> > - The client is a laptop that wants to mount a server from "anywhere" using
> >   TLS, so that data is encrypted on the wire.
> >   The server understandably wants to use "mutual authentication" to determine
> >   that the client is indeed one that is allowed to mount the server.
> >
> > Ok, so now how do you get a certificate for the client that the server can
> > reasonably verify?
> > --> After a discussion over on a FreeBSD mailing list, it sounds like the easy
> >       (maybe only?) way to do this is for the NFS server admin. to run a site local
> >       CA and generate certificates against that.
> >       - Although I'm sure there are other ways, you can create a site local CA
> >          certificate with two openssl commands and sign a certificate for a client
> >          with two more openssl commands.
> >      Then the server can verify the certificate using the CAcert that was used to
> >      sign the client's certificate.
> 
> It really boils down to the question of who do you trust to assert
> what information.
> 
> If you own a domain, you can usually buy SSL certificates for it that
> assert a given name within that domain. As long as you trust the major
> CA vendors not to sell such a certificate to someone who does not own
> the rights to the domain, then you might have your server use that
> chain of trust to verify that this is indeed a trusted laptop. You
> might decide to compare the full name appearing in the certificate to
> a trusted list, or maybe just verify that the domain or subdomain info
> matches a list of trusted domains or subdomains. Yes, you can do this
> more cheaply by creating your own site-local CA, but it is essentially
> the same process of setting up a chain of trust for your source of
> information and then of asserting that information in a certificate.
> 
> > Now, when I read the sections around Page 6 of the draft...
> >    Mutual Host Authentication
> >       In this type of deployment, the client possesses a unique global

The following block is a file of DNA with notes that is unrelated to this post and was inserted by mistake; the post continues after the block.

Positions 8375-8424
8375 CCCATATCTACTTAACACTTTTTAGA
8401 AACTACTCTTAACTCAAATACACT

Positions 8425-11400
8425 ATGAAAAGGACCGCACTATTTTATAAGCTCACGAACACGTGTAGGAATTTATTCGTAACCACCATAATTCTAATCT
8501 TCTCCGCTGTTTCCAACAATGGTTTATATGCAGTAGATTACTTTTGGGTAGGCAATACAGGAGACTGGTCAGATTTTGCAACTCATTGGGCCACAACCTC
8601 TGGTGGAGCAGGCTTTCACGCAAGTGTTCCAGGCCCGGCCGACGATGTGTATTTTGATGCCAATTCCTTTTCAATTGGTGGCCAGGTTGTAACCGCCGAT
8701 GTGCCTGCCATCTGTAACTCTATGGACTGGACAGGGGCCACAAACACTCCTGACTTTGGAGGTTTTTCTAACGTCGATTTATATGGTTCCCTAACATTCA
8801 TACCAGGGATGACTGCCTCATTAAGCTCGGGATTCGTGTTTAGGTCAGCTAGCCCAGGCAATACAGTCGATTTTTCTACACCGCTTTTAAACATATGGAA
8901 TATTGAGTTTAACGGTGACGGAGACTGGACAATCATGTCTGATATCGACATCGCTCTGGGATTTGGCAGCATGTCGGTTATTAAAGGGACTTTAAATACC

> >       identity (e.g., a certificate).  As part of the TLS handshake,
> >       both peers authenticate using the presented TLS identities.  If
> >       authentication of either peer fails, or if authorization based on
> >       those identities blocks access to the server, the client
> >       association MUST be rejected.
> > For the above, the client does not possess a unique global identity,
> > it might more correctly be called a "site local identity" that the server
> > can authenticate.
> > Is the "unique global identity" requirement necessary? It seems to me
> > that a site local CA issued certificate might be appropriate.
> > (RFC 5280 page 12, second (a) item seems to allow site local CA
> >  certificates).
> 
> It might be better to word in terms of the language of chains of
> trust. "...the client possesses an identity (e.g. a certificate) that
> is backed by a trusted entity."

I think there's a few different ways to word this, and don't expect us to
be particularly sensitive to the details of the wording.  As Tigram(IIRC?)
noted upstream, the combination of issuer, key, and subject name really
will be globally unique, so the current wording doesn't seem technically
wrong, albeit an unusual way to phrase it.

-Ben

> > Also, w.r.t. server certificates, the draft says:
> >    Each RPC server that supports RPC-over-TLS MUST possess a unique
> >    global identity (e.g., a certificate that is signed by a well-known
> >    trust anchor).  Such an RPC server MUST request a TLS peer identity...
> > I wonder if the above must be a MUST?
> > For example, I have an NFS server at home. It doe not have a well known
> > fixed DNS address (residential internet connection, where it sits behind
> > a NAT gateway where the address stays the same most of the time).
> > --> If I want to mount this server from anywhere, I do want to use TLS
> >       so that data is encrypted on the wire. Although it would be nice for
> >       the laptop to be able to verify the server's identity, I don't see how I
> >       can get a certificate for it from a well known trust anchor. I can live
> >       with it having a self-signed certificate.
> >
> > Also, although an NFS server administrator can get a certificate from a
> > well known trust anchor, it might cost $$ or it might not be easy. (Lets
> > Encrypt expects to be able to use ACME on a web site or similar to issue
> > a certificate, if I understand their setup?)
> >
> > Acquiring a certificate from a "well known trust anchor" might be a
> > significant effort that will discourage use of TLS. (Again, you can easily
> > create a self-signed certificate with a couple of openssl commands.)
> > --> Maybe this could be a recommendation instead of a MUST and
> >        the choice of accepting a self-signed certificate be left up to the
> >        client via configuration?
> >
> > So, what do others think about this? rick
> >
> >
> > _______________________________________________
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> > nfsv4@ietf.org<mailto:nfsv4@ietf.org>
> > https://www.ietf.org/mailman/listinfo/nfsv4